A new study shows that extremely obese teens take risks at about the same rate as their thinner counterparts. And other research shows they may not be at high risk for depression.
According to HealthKey, researchers analyzing CDC data found that extremely obese teenagers (those with BMIs at or above the 99th percentile) were about as likely as other teens to drink, use drugs, or contemplate suicide. They were somewhat more likely to smoke. Extremely obese girls were less likely than their peers to have had sex, but more likely to have done so under the influence of drugs or alcohol — no such difference was found between obese and thinner boys.
Lead study author Meg Zeller says she was surprised by the results:
Given what we do know about what their day to day life is like, extreme obesity in particular being highly stigmatized, we expected that these teens would be more socially isolated and more peripheral in a peer group, and therefore less likely to be exposed to high risk scenarios that a typical teen is exposed to.
But are obese teens always isolated? According to PsychCentral, another study indicates that they may not all be suffering emotionally — researchers found that, on average, obese teens were not more depressed than other kids their age (though when they broke the results down by race, they found that obesity increased the risk of depression somewhat in white teens). Says lead study author Elizabeth Goodman,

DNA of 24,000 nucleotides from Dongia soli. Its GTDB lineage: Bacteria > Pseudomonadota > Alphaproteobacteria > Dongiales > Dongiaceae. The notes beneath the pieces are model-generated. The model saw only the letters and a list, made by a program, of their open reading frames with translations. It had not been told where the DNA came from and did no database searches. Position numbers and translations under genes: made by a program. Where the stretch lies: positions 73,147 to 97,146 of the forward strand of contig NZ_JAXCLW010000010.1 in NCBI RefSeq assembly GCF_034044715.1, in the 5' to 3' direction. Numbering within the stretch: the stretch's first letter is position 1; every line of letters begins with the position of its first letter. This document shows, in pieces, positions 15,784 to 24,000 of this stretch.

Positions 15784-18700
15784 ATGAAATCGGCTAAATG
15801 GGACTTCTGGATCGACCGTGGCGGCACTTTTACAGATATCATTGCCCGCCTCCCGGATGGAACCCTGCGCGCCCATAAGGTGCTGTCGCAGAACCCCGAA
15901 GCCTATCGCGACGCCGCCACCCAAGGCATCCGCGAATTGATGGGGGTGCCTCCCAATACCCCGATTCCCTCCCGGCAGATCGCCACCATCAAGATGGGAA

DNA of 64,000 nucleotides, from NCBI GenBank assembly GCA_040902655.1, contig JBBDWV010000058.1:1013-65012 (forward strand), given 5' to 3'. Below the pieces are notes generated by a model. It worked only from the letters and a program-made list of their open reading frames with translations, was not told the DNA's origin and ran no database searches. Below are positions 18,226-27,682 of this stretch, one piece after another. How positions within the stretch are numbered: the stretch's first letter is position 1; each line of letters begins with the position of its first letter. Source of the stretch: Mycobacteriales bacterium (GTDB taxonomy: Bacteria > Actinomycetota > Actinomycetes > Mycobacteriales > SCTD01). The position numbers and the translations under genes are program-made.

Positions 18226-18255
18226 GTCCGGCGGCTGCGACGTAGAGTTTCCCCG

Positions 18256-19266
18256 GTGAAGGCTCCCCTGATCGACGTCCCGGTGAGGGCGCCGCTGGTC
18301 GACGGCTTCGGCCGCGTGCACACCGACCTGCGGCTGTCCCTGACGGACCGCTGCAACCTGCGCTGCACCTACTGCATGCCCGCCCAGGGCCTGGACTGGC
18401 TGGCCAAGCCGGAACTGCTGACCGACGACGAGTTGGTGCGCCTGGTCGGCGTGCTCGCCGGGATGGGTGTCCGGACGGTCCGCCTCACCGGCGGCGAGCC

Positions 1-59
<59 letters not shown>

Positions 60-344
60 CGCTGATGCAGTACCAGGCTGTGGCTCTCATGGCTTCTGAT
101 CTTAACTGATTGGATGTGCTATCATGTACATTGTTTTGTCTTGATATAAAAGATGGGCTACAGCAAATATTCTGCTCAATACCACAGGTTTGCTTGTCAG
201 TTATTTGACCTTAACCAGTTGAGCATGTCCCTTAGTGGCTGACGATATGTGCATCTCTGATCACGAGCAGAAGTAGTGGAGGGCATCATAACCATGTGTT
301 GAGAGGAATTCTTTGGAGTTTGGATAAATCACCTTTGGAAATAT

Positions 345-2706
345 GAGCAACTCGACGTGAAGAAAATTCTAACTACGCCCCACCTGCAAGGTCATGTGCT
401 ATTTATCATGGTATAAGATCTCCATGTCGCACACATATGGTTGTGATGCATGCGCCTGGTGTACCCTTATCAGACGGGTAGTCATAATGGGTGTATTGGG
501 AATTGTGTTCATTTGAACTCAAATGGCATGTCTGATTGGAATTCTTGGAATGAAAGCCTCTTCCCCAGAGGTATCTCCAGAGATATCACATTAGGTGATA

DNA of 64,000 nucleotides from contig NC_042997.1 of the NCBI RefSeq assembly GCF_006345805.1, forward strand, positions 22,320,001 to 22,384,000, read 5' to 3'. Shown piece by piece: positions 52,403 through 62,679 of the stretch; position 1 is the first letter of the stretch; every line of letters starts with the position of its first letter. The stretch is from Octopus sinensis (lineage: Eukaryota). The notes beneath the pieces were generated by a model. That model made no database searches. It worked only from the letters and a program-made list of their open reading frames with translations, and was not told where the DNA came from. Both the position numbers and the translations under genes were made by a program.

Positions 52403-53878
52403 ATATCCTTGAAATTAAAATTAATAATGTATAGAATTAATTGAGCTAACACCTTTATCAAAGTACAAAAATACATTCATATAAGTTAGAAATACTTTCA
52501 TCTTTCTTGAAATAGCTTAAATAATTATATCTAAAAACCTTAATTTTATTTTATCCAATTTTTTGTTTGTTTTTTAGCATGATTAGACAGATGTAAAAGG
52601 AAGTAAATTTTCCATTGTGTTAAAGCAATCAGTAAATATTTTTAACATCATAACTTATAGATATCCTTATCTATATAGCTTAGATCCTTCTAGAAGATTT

People assume that all obese adolescents are unhappy and depressed; that the more obese a teen may be, the greater the impact on his or her mental health. Our findings suggest this assumption is false.
The study authors also pointed out that previous research had focused on teens who sought treatment at weight loss clinics, and may have been more distressed than other obese teens. Of course, just because obese teenagers may not be at higher risk of depression doesn't mean they don't sometimes face stigma or ostracism. And we need to acknowledge and work against the ways obese kids are discriminated against. But at the same time, we should recognize that their weight doesn't make them magically immune to the dangers — or the joys — of adolescence.
Obese Teens Engage In Risky Behavior Too — But In Sometimes Riskier Ways [HealthKey, via LA Times]
Severely Obese Teens May Not Be Depressed [PsychCentral]
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